Our Perspective

January 22 2014

Avoiding another crisis in the Central African Republic | Abdoulaye Mar Dieye

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Akadus Zangoa, aged 10, carries a container of water to his mother, who sells manioc from a small stall to make enough money to feed her family. Without access to clean water the fear of an epidemic within the camp is heightened. Photo: UNHCR/S. Phelps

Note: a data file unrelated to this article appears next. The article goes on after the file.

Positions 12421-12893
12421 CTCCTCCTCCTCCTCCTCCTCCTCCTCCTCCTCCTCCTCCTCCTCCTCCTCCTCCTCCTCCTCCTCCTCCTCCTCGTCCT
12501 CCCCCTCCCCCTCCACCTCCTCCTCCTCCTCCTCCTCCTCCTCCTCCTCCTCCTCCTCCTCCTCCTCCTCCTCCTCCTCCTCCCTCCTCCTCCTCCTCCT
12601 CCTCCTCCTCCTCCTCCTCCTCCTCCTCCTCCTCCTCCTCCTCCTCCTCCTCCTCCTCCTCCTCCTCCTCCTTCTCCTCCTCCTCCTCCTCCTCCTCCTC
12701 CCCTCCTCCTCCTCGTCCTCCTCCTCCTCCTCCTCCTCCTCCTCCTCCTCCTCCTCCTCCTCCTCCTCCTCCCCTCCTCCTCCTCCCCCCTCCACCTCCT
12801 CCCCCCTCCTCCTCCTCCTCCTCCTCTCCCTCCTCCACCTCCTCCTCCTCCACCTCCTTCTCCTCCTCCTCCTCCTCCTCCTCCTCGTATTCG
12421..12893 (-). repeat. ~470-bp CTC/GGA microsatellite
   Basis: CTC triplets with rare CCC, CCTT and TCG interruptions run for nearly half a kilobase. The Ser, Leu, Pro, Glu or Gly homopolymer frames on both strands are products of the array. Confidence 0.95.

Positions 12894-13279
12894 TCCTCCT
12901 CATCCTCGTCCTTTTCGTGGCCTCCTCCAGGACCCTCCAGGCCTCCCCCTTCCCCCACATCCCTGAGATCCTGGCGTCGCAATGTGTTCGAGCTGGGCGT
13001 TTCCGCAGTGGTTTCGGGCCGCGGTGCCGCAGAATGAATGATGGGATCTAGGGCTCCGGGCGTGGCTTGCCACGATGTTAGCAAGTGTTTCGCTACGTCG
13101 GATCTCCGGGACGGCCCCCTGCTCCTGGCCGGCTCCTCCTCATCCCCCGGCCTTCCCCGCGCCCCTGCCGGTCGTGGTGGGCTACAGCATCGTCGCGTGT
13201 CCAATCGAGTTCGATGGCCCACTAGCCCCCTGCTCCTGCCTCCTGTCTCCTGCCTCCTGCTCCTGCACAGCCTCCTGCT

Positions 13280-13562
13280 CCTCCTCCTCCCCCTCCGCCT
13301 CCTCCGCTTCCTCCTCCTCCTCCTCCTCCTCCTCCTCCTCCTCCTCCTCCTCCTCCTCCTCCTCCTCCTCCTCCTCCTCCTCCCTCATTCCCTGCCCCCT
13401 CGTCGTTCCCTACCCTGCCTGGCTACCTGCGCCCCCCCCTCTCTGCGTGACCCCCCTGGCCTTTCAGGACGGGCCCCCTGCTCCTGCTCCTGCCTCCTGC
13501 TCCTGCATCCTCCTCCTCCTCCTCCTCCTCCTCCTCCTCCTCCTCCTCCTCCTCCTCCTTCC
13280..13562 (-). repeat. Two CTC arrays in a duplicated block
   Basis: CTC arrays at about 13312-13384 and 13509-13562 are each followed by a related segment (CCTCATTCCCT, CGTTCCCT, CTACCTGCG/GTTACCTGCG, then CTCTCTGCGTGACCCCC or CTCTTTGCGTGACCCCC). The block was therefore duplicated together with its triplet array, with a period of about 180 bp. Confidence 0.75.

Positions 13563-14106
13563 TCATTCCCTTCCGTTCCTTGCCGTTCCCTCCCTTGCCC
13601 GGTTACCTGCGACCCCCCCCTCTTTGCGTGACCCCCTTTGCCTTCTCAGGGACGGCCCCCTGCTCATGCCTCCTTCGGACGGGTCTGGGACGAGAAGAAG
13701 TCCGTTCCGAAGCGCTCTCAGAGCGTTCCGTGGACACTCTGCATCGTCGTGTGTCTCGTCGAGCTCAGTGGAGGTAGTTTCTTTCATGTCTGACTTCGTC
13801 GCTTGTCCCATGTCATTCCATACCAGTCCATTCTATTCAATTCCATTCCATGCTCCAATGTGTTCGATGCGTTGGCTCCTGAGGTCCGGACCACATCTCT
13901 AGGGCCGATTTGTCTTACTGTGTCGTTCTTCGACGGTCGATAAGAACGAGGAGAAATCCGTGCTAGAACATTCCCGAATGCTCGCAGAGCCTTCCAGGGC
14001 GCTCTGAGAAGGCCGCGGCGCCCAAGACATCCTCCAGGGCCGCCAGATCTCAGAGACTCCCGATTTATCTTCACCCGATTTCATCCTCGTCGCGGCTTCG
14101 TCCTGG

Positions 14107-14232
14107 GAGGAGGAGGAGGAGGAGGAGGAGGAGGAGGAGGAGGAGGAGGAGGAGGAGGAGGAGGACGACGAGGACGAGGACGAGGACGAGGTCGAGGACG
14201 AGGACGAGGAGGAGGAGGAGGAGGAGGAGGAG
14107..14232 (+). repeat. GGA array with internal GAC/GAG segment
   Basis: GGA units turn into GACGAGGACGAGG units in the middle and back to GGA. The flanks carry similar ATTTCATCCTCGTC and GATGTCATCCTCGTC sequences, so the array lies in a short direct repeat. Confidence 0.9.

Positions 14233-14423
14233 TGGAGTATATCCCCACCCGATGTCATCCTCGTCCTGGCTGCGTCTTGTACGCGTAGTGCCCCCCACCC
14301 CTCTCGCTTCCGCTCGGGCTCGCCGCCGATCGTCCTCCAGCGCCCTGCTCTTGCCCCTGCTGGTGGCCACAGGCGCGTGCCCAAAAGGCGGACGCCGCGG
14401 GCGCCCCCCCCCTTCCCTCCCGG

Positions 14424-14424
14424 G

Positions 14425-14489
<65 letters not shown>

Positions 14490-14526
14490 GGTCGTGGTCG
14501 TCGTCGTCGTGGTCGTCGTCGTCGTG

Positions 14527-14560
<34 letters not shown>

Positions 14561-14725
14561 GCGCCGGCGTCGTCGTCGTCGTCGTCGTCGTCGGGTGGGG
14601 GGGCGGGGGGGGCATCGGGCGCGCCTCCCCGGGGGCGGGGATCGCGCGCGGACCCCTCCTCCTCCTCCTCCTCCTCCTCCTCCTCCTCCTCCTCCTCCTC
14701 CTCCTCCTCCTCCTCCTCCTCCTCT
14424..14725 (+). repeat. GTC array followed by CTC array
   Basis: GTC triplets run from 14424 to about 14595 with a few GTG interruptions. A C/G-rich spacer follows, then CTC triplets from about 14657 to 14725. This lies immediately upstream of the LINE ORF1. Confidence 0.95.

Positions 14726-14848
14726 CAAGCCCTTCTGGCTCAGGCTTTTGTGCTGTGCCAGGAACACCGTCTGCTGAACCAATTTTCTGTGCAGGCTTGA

First of all, I would like to draw attention to the tragedy unfolding in CAR. The sectarian violence in the Central African Republic has uprooted nearly one million people and it is estimated that 2.2 million, about half the population, need humanitarian aid. Now, a major food crisis is looming. According to the U.N., 94 percent of communities report that they do not have enough seeds to plant for the next agricultural season. There needs to be a strong and massive response from the international community. However, we must understand that the crisis has deep structural causes that are development-related. Extreme poverty, considerable inequalities, poor governance, weaknesses and failures of the political class triggered the crisis. While we invest in humanitarian action, we must also tackle the structural causes of that crisis as part of a wider effort aimed at putting the country back on a more robust development path.  When the violence subsides, attention must stay focused on rebuilding essential infrastructure such as water reservoirs, sewers, bridges and local clinics. To that end, public works projects can provide vital sources of revenue for women and men. Such initiatives can help restore trust and confidence among local communities across ethnic and... Read more

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